Damage has been reported on all varieties of beans, whether conventional, Liberty Link or Xtend. "That shows Mother Nature wins again," he said.

Soybeans planted in May and later likely will be OK, if rain holds off, he said.

Galloway, as president of a relatively new group called Farm Voices, said he and other founders and members of the group have talked informally with representatives of the consumer protection division of the state attorney general's office about the dockage increases. Farm Voices, founded about 10 months ago, primarily represents row-crop producers, Galloway said.

"We're not alleging anything, we're not disputing damage, we're just questioning how discounts were tripled over a few days," he said.

Brad Doyle of Weiner, a Poinsett County farmer, seed dealer and board director* of the Arkansas Soybean Association, said moisture and warmth are a soybean's worst enemy.

"That's the down side of the early planted soybean system," Doyle said Thursday. "We've increased yields with improved genetics, and that has allowed us to plant beans earlier. But those beans are more susceptible to rainfall when it's still warm. Warm and wet is bad. Cool and wet, we can handle that a lot better."

The dockage fees are taken off a commodity's "basis," which is the difference between the price per bushel set by the Chicago Board of Trade and the price that a grain elevator or other buyer is willing to pay. Several factors go into the basis, including transportation costs, logistics, supply and demand, and inventory of stored crops. Sometime the basis works out for the positive.

The U.S. Department of Agriculture's daily report for Arkansas grain prices on Wednesday showed the basis for November soybeans at 13 grain elevators ranging from minus-42 cents a bushel at Osceola to minus-80 cents a bushel at Wynne, for an average of minus-58 cents. Soybean futures for November hit $8.58 a bushel on Thursday, about $2 less than a year ago.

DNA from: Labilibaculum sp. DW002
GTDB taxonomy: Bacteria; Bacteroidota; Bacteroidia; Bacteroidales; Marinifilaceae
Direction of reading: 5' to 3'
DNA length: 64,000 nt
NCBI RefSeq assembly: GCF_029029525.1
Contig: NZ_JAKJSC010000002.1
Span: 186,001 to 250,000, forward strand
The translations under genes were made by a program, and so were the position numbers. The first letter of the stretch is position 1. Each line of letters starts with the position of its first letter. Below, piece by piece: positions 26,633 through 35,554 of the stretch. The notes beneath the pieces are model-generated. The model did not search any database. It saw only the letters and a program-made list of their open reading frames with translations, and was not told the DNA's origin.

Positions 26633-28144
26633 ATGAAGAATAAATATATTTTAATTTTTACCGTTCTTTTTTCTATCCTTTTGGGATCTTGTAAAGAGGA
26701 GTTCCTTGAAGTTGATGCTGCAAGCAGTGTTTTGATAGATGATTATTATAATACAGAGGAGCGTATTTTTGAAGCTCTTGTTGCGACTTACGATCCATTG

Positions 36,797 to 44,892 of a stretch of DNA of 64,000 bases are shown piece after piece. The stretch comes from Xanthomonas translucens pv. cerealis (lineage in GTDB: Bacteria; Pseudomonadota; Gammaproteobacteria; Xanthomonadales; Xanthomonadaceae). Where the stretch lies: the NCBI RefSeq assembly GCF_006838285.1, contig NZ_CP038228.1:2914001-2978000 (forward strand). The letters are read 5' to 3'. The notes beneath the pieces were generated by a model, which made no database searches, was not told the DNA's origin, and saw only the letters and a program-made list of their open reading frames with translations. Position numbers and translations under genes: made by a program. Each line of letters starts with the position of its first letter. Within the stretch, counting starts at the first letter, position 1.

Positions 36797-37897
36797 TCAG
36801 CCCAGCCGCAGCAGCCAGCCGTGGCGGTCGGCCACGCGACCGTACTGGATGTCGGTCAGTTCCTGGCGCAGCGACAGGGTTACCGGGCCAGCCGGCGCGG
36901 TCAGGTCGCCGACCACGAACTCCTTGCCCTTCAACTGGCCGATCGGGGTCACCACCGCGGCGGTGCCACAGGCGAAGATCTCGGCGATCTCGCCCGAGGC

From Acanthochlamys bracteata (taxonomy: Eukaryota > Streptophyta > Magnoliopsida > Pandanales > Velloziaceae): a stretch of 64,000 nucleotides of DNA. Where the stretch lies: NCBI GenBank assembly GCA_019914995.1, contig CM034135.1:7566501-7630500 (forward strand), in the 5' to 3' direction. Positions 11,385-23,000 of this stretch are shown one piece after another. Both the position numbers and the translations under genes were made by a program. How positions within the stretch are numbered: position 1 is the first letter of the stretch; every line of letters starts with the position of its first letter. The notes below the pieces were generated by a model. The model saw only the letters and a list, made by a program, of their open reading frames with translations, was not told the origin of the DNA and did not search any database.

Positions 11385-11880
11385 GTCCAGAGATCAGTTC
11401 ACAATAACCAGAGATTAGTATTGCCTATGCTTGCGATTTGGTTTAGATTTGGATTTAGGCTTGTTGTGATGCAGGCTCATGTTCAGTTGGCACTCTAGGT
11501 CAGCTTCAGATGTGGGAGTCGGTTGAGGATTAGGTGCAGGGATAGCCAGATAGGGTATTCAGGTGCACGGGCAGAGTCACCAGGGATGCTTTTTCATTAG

Mississippi soybean farmers had the same problems last year, Doyle said. "We used to think this was regionalized, but it sounds like this is spreading up and down the South and Midwest."

Farmers might have to rethink their plans, he said. "There was a shift from [planting] later-maturing soybeans, which we used to harvest in late November," Doyle said. "We don't do that any more. Guys want to be on the deer stand or at the Thanksgiving table."

Grain elevators have a right to levy discounts on lower-quality beans, because grain elevators will see lower prices when they sell to other buyers. "An elevator can blend only so many good beans with damaged beans until they hit the threshold of selling or not selling," he said. "It's just heartbreaking that it's happening during a price-depressed year. Any additional dockage just takes more money out of farmers' pockets."

Some farmers will store damaged beans and use storage bins' fans to dry out their crops. "The farmers who'll get hurt the most are those who don't have their own storage and no way to dry them out and wait for a better price," he said.

Business on 10/12/2018

*CORRECTION: Brad Doyle of Weiner is a board director of the Arkansas Soybean Association. His position with the association was incorrectly reported in a previous version of this story.